What is GM’s foreign exchange hedging policy? GM’s foreign exchange hedging policy has three primary objectives. Its first objective is to reduce cash flow and earnings volatility. Specifically, management hedges the company’s transaction exposures and consciously ignores any balance sheet exposures (translation exposures). Second, GM aims to minimize the management time and costs dedicated to global FX management.
The company employs a passive FX management strategy since an internal study determined that the investment of resources in active FX management had not resulted in significant outperformance of passive benchmarks. The third objective is to align FX management with the firm’s core automotive business. The passive policy adopted by GM is to hedge 50% of all significant foreign exchange commercial (operating) exposures on a regional level (General Motors North America, General Motors Europe, General Motors Asian Pacific, and General Motors Latin America, Africa, Middle East).
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Each regional treasury center is required to use particular derivative instruments over specified time horizons. The guidelines are as follows: forward contract to hedge 50% of the exposures for months one through six and options to hedge 50% of the exposures for months seven through twelve. In general, at least 25% of the combined hedge on a particular currency is to be held in options in order to assure flexibility. What do you think of GM’s foreign exchange policy? More specifically, what are the questionable aspects of GM’s policy?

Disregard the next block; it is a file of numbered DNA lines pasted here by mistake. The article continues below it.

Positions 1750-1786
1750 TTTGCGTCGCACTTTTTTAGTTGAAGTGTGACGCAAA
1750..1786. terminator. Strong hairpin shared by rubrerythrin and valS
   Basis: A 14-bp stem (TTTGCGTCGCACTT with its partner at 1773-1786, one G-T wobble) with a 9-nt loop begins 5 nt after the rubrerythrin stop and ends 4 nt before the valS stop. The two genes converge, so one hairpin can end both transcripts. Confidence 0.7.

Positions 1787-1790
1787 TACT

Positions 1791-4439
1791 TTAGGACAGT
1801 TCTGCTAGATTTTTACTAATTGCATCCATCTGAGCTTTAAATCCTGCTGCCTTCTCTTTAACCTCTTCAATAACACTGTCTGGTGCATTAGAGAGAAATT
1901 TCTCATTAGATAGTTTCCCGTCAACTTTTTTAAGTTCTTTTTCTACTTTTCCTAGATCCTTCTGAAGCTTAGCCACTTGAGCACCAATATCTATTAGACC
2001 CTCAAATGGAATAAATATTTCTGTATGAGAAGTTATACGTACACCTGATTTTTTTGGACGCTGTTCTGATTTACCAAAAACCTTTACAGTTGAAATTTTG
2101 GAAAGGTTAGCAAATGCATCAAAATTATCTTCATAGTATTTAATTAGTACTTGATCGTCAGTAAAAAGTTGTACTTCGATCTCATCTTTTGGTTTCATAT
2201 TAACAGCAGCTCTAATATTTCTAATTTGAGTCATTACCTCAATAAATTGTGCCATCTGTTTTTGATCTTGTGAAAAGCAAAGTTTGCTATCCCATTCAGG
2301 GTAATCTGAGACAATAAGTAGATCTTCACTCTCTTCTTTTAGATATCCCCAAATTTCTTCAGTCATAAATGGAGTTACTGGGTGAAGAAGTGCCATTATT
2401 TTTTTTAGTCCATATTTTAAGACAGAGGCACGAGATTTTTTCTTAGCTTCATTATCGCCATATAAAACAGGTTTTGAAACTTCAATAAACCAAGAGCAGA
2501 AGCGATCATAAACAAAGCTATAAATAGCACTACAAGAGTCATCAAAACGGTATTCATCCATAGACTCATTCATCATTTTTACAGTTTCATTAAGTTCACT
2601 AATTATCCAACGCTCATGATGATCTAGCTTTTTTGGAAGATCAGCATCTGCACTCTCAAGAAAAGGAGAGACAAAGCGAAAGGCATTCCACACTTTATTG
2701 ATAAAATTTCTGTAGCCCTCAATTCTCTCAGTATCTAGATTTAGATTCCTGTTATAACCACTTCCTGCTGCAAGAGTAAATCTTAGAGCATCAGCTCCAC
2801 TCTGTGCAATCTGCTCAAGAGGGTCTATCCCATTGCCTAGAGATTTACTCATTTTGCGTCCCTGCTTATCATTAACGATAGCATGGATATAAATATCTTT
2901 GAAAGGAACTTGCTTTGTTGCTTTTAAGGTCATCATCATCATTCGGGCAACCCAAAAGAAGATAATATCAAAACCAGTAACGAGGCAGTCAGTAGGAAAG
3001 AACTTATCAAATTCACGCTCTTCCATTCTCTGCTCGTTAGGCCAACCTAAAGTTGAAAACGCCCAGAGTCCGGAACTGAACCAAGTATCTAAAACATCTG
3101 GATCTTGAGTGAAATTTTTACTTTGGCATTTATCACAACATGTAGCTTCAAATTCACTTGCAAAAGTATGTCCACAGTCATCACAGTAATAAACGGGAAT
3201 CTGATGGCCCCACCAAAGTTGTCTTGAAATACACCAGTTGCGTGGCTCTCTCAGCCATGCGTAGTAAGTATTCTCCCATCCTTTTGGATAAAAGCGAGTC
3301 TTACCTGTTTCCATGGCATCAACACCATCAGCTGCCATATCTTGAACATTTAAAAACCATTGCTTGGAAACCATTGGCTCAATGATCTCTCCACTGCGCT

GM’s strategy for its foreign exchange policy consists of clear objectives and FX management alignment with operational activities. The company’s passive hedging strategy is reflective of GM’s policy to focus on its underlying business rather than speculate on the movements of FX. From this standpoint, GM’s treasury department is provided with specific guidelines in their functions. For example, each regional treasury center is required to use particular derivative instruments over specified time horizons.
GM utilizes forward contracts to hedge 50% of its exposures in the first 6 months and options to hedge the other 50% in the following six months. The use of specific derivative instruments provides efficient, effective, and standardized guidelines to each treasury center. The fluctuation of the delta hedge ratio between 30% and 45% with a tolerance of +/- 5% gave treasury centers some flexibility due to the practical difficulties with exactly matching the benchmark. However, it is clear that each center acts according to the controls and standards set out by GM policy makers.
Furthermore, the 25% option requirement of the combined hedge on a particular currency assures flexibility because options provide the holder with the right to exercise, but not the obligation. Another key element of GM’s hedging strategy is its differentiation between capital expenditure, operating and financial exposure. Hedging depends, specifically, on the type of exposure. As previously stated, operational activities are hedged at 50% of the notional exposure. The rule of thumb, however, is 100% for financial and capital expenditure exposures except 50% hedge ratio for dividends.